Ministers talk of helping struggling communities yet seem shamefully unconcerned about the carnage caused as a result of their stance that fosters criminality, ignoring their own data to double down in a backfiring battle. Now they plan an advertising campaign to tell middle-class cocaine takers that the powders they put up their noses leave a trail of blood behind them. Could these politicians make themselves look more ridiculous, thinking a few commercials might defeat the world’s most vicious gangs who profit from the human desire seen throughout history to get high?
Cartel tactics are ruthlessly entrepreneurial, as I have witnessed in their Mexican homelands. When they could not use commercial flights to courier products due to travel restrictions in a pandemic, they switched to private planes to reach Europe’s lucrative markets. Spanish police have just found a narco-submarine that could transport two tonnes of drugs. Gangs use specially-made encryption apps to communicate on adapted phones. Police have warned this trade inevitably grows more violent as the most savage gangs fight for control of terrain. Belgian police found a terrifying sound-proofed torture site last summer inside some shipping containers, filled with manacles and tools such as pliers, pruning shears and saws.
Spin doctors tell journalists the prime minister, who has taken drugs in the past, as have prominent ministerial colleagues, thinks they “lie behind not just crime but a host of social problems”, while he fights a culture war over cannabis. It is incredible that he cannot, or will not, see the link between poor communities ripped apart by gang warfare, wrecked lives of people unable to access safe supplies or treatment, and his own pathetic policies of prohibition. Meanwhile, the pandemic has fuelled mental health problems and substance abuse, storing up long-term problems including fresh addiction cases.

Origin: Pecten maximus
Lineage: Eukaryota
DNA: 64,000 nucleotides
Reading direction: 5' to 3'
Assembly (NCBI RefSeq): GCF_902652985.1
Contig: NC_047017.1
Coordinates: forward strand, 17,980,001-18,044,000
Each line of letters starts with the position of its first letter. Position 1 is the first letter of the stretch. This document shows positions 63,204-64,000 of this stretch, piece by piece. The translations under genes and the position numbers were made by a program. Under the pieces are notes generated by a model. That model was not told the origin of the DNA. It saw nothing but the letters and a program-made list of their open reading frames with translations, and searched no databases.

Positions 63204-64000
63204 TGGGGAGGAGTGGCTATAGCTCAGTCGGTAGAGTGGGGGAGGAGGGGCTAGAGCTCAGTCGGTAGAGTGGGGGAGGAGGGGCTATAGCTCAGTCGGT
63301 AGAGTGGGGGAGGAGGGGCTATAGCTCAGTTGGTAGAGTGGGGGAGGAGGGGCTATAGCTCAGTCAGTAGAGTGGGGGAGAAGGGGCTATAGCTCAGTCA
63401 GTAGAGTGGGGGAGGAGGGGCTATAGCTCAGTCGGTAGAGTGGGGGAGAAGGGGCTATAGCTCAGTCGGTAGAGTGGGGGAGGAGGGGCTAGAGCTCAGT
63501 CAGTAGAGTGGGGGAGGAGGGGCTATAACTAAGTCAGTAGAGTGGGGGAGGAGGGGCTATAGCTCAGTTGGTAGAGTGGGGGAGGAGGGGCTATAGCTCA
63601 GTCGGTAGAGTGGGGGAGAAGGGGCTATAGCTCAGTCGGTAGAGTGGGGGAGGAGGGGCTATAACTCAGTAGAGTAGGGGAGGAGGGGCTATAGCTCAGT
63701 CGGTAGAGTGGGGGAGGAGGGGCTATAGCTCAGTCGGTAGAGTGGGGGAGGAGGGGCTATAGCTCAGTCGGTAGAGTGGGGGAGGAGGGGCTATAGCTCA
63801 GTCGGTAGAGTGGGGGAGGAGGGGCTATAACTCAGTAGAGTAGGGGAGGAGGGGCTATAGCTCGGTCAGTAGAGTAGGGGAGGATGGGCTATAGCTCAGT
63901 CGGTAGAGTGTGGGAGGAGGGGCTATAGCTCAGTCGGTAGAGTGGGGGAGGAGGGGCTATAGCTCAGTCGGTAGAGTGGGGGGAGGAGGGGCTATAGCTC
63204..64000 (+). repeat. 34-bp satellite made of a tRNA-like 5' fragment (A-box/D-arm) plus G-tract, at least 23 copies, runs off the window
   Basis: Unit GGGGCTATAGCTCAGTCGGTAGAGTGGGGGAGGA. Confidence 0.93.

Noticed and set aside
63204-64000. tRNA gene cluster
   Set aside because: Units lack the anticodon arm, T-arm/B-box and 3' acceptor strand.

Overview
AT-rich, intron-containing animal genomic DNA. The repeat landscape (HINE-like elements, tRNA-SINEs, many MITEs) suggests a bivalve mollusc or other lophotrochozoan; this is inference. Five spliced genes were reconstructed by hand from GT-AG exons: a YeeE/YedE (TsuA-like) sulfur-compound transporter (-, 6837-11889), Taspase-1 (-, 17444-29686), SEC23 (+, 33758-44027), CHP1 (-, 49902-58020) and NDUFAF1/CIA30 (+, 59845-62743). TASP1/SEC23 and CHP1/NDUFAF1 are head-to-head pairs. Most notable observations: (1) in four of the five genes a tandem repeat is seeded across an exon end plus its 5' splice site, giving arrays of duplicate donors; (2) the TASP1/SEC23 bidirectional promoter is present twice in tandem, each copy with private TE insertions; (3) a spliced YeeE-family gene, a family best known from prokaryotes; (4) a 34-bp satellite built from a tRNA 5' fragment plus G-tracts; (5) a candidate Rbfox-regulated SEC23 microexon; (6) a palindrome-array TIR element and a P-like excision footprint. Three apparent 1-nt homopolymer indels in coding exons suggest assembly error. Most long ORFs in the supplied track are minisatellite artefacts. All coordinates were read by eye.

Drugs, like drink or gambling, should be regulated by the state, not outsourced to the planet’s most violent thugs so they can exploit human frailty. Clearly, prohibition has perverse consequences, with increased use and intensified criminality – and does not work. An investigation in Texas found the flow of drugs did not even stop in prisons when visiting was banned in the pandemic, so what hope in our island nation with 11,000 miles of coastline and close to 1,000 ports?
It is two decades since Portugal showed an alternative path by putting health, not punishment, at the centre of drug policies, which resulted in plummeting heroin use and falling fatality rates. Several British police forces have defied Westminster to pursue similar policies, as has Baltimore, homicide-ridden home of The Wire. Now Norway is following suit while New Zealand sanctions testing of illegal substances. Slowly but surely, the war on drugs is ending around the world, yet our ministers press on like deluded generals in the First World War, oblivious to the deaths, despair, damage and divisions caused by their blinkered battle.